Feeding the people: grain yields and agricultural expansion in Qing China
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- Discussion papers (SAM)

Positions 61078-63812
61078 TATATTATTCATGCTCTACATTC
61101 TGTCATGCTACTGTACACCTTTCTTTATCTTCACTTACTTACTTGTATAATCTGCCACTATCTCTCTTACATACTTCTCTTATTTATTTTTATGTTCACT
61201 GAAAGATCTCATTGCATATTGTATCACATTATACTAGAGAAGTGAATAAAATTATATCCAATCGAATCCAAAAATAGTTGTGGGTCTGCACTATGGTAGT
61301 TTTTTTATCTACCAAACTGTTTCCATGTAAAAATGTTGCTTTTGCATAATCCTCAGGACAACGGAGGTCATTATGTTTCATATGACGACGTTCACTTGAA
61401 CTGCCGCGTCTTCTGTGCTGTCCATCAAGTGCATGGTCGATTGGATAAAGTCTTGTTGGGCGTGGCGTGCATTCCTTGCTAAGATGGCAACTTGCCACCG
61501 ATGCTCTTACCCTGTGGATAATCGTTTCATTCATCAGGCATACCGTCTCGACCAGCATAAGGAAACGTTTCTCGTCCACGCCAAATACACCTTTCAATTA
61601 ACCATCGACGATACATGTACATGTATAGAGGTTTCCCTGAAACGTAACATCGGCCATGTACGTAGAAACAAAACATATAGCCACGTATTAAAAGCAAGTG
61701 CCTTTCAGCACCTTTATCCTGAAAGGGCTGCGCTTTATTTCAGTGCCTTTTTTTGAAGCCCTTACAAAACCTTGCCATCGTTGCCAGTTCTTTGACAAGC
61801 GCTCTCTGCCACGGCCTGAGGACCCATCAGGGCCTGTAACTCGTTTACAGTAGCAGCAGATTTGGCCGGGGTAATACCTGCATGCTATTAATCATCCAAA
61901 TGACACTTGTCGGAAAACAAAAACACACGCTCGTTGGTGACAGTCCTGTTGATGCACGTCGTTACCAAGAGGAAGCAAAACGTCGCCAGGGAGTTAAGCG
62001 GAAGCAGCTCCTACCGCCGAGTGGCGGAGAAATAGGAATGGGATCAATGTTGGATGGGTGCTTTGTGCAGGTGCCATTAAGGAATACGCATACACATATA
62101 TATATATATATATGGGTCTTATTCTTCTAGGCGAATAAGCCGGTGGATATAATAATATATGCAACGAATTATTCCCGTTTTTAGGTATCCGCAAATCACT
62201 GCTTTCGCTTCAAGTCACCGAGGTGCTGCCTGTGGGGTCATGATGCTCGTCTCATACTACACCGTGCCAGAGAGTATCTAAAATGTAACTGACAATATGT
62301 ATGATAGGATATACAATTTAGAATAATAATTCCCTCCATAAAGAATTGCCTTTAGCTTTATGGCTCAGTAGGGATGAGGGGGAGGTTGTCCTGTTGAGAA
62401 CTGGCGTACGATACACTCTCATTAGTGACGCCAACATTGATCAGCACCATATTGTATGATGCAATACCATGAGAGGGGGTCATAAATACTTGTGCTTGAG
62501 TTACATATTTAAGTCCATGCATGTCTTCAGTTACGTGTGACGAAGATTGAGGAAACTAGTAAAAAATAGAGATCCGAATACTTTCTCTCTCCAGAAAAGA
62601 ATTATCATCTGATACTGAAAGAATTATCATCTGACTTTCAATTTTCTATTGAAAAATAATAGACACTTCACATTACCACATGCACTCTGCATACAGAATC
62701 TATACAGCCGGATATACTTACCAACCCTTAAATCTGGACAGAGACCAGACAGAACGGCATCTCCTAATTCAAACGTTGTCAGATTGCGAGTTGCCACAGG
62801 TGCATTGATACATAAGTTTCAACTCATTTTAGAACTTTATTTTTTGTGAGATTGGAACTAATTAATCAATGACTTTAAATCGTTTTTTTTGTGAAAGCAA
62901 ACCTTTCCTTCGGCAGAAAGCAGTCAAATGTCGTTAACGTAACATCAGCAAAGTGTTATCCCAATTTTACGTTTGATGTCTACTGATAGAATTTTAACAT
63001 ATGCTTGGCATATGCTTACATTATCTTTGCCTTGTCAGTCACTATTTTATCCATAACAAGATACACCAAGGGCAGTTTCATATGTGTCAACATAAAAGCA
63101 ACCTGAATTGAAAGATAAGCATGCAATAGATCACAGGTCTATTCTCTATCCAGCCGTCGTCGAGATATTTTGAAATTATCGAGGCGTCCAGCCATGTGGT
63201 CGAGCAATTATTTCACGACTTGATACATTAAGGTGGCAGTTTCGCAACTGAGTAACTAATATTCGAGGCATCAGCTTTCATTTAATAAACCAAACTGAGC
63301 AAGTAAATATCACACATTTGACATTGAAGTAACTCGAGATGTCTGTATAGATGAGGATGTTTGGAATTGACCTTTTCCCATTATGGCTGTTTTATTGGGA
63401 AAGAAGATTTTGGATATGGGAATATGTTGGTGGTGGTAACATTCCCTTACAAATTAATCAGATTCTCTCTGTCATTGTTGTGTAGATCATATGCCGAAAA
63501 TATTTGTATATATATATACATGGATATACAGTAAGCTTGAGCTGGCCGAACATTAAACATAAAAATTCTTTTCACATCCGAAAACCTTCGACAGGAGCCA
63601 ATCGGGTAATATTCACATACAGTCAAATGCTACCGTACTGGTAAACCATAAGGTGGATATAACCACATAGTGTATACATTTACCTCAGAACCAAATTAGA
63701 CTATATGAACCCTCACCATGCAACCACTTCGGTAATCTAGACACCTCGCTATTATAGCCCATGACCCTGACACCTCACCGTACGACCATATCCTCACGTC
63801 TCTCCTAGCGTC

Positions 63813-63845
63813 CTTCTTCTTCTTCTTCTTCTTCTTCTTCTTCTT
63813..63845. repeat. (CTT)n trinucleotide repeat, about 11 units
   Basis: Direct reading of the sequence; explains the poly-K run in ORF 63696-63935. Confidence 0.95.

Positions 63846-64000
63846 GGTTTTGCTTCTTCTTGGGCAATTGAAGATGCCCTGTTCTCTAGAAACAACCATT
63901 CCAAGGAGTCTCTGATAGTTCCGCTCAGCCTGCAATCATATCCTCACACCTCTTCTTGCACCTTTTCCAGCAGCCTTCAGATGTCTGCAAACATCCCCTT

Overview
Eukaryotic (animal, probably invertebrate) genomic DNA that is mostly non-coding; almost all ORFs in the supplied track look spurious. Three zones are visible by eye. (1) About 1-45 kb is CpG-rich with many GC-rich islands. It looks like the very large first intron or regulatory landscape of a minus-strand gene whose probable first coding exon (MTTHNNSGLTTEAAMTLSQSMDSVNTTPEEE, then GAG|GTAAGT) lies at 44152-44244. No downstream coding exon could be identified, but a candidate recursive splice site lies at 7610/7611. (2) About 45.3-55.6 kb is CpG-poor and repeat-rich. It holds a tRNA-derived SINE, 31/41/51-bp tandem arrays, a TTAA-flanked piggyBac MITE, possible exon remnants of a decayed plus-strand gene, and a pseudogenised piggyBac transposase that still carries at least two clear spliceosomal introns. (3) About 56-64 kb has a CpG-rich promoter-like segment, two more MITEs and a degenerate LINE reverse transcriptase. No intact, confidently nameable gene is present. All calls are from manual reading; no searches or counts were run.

We use modern econometric methods to analyze a recently-released sample of 3 000 Chinese grain yields. We find significant variation across provinces and persistent increases in yields over time – albeit slow compared to Europe and the New World. Growth rates for rice (the primary southern crop) and dry land crops (the primary northern crops) were similar. We show that provinces were more extensively farmed when yields and population pressure were high, and that extending production put downward pressure on yields. Overall, Chinese farmers avoided the problem of agricultural involution by efficiently boosting output at the extensive margin, not the intensive margin.